clock menu more-arrow no yes

Filed under:

Take dose of preventive medicine to stay healthy during cold season

"Our main thrust in getting ready for winter is flu shots," says Jana Carlson-Kettering, public information officer for the Salt Lake City-County Health Department. Especially considered to be at risk are those over age 65 and children and adults with long-term illnesses or who are less able to fight infections.

The department is offering flu and pneumonia shots (for $7 and $9 respectively, or billing for those with Medicare cards) at four locations through October. These are the Salt Lake City Public Health Center, 610 S. 200 East (call 534-4568); the South Main Public Health Center, 3195 S. Main (483-5455); the Copperview Public Health Center, 8446 S. Harrison (240 West), Midvale (255-7114); and the Ellis R. Shipp Public Health Center, 4535 S. 5600 West (967-4443). For more information call 534-4693.While the centers have been seeing a lot of people, they've not been as busy as in years past so far in the campaign, says Kristy Cottrell, the department's influenza coordinator. While the flu season doesn't usually begin in earnest until early December, "it's best to have the shots four to six weeks ahead."

The end of summer, the shortness of winter days, the approach of Christmas and . . . ARRGGG! - the wintertime blues seem to set in.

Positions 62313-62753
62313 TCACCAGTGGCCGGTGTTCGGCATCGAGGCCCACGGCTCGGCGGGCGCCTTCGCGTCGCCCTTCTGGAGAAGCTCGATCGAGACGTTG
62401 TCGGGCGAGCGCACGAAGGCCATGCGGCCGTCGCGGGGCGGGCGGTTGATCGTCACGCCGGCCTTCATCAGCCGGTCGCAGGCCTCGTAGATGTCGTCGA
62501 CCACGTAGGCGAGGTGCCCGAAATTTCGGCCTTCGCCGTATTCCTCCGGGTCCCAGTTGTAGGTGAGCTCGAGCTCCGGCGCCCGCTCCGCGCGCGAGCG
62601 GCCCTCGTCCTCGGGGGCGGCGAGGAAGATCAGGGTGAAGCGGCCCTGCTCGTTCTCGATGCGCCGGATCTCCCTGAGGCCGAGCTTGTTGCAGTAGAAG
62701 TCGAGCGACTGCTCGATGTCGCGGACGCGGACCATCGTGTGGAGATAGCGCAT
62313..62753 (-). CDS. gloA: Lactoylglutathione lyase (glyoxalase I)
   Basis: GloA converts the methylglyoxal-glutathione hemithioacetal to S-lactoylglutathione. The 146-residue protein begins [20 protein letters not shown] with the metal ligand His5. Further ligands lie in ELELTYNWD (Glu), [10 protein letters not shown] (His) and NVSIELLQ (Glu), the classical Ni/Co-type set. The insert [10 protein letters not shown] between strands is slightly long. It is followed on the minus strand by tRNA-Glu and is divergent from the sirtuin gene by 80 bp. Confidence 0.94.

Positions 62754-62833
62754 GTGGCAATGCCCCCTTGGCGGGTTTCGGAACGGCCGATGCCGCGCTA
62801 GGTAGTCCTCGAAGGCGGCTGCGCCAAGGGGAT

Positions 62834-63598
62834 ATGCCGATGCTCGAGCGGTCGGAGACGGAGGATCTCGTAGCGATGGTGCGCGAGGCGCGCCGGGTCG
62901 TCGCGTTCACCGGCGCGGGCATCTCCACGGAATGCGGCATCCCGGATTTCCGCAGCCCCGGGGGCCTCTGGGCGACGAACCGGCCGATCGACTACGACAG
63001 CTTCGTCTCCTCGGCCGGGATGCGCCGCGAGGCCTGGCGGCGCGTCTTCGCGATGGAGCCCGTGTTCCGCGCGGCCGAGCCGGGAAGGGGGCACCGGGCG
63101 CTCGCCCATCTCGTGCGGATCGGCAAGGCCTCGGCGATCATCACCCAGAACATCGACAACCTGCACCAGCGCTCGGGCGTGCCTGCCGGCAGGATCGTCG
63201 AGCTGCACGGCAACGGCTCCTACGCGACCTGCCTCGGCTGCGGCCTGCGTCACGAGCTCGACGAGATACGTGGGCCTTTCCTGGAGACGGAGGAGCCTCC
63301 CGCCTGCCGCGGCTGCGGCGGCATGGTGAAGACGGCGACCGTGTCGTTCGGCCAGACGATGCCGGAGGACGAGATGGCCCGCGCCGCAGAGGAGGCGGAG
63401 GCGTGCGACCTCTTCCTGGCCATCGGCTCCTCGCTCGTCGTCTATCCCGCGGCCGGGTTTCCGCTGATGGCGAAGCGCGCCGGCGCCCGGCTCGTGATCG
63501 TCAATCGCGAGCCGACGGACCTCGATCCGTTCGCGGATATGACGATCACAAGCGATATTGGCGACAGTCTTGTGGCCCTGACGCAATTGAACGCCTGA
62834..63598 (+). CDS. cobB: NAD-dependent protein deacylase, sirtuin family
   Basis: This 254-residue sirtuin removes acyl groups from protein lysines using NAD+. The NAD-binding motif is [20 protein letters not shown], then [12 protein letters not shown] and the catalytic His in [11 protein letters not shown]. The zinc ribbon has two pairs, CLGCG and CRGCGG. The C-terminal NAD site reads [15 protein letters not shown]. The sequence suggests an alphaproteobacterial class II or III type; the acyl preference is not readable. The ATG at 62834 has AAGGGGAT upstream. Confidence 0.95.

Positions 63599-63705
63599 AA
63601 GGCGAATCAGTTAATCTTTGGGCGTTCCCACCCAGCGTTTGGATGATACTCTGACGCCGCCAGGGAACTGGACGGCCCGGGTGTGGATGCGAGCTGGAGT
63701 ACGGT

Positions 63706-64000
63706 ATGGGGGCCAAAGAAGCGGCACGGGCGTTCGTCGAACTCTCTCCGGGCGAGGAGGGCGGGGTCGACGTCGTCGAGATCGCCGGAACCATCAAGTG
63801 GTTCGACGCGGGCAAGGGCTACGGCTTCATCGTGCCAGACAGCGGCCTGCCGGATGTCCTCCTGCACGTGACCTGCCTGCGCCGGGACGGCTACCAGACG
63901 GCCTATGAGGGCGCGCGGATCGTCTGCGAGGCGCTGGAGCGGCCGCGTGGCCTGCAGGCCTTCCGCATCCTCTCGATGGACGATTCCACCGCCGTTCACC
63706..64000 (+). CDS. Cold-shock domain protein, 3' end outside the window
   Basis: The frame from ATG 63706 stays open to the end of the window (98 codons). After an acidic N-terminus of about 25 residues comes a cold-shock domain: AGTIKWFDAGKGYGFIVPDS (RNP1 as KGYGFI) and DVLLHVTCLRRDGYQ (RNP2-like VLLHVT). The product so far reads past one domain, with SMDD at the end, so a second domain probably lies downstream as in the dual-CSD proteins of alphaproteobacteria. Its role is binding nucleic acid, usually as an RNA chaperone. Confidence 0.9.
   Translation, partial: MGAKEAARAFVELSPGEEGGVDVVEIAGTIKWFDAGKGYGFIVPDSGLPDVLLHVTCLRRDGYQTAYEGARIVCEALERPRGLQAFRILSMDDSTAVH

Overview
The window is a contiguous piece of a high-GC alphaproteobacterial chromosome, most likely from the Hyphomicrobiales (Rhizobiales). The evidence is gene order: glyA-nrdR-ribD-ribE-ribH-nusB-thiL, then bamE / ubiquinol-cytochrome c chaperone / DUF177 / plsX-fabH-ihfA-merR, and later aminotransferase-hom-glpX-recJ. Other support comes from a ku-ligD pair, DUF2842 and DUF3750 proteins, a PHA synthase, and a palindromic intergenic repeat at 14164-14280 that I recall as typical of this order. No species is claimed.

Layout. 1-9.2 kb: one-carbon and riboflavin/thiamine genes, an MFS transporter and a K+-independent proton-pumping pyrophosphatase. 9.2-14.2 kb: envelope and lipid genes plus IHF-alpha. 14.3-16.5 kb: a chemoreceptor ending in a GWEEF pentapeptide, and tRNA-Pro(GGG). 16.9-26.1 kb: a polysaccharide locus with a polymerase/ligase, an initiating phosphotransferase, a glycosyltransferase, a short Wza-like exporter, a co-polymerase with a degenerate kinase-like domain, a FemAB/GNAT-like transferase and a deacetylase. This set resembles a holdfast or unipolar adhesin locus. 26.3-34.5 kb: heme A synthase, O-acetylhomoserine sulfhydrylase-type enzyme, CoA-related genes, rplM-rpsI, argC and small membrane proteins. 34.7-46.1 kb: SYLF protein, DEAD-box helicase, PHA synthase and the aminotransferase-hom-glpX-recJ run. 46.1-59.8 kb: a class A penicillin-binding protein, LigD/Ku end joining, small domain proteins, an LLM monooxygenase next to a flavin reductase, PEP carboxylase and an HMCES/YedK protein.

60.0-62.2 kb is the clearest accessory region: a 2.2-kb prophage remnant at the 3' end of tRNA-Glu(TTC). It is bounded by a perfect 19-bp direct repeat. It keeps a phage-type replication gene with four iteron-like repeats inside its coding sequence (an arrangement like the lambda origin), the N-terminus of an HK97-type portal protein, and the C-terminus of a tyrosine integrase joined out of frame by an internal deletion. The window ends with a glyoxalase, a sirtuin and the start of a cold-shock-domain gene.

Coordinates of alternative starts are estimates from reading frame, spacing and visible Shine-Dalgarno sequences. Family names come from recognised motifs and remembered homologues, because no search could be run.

A few down days are not abnormal at this time of year, says Gene Davis of Valley Mental Health. "The extra stress, you get up when it's dark and you get home when it's dark, and that tends, especially if you work in a home or office where you don't get a lot of light," to promote mixed feelings and the blues, he says.

The best medicine for many people is to get outside, to enjoy what winter has to offer, to visit friends and family - to exercise. "Exercise is a great key to lowering stress," Davis says.

A Valley Mental Health brochure notes, "It is important to monitor your own well-being. We all experience mixed feelings. . . . It is also possible to have true depression with unrelenting sadness, disturbance of sleep, change in appetite and the inability to function. . . . what you experience is true depression or a seasonal mood disorder" - which is related to winter's decrease in sunlight - "then professional help should be sought."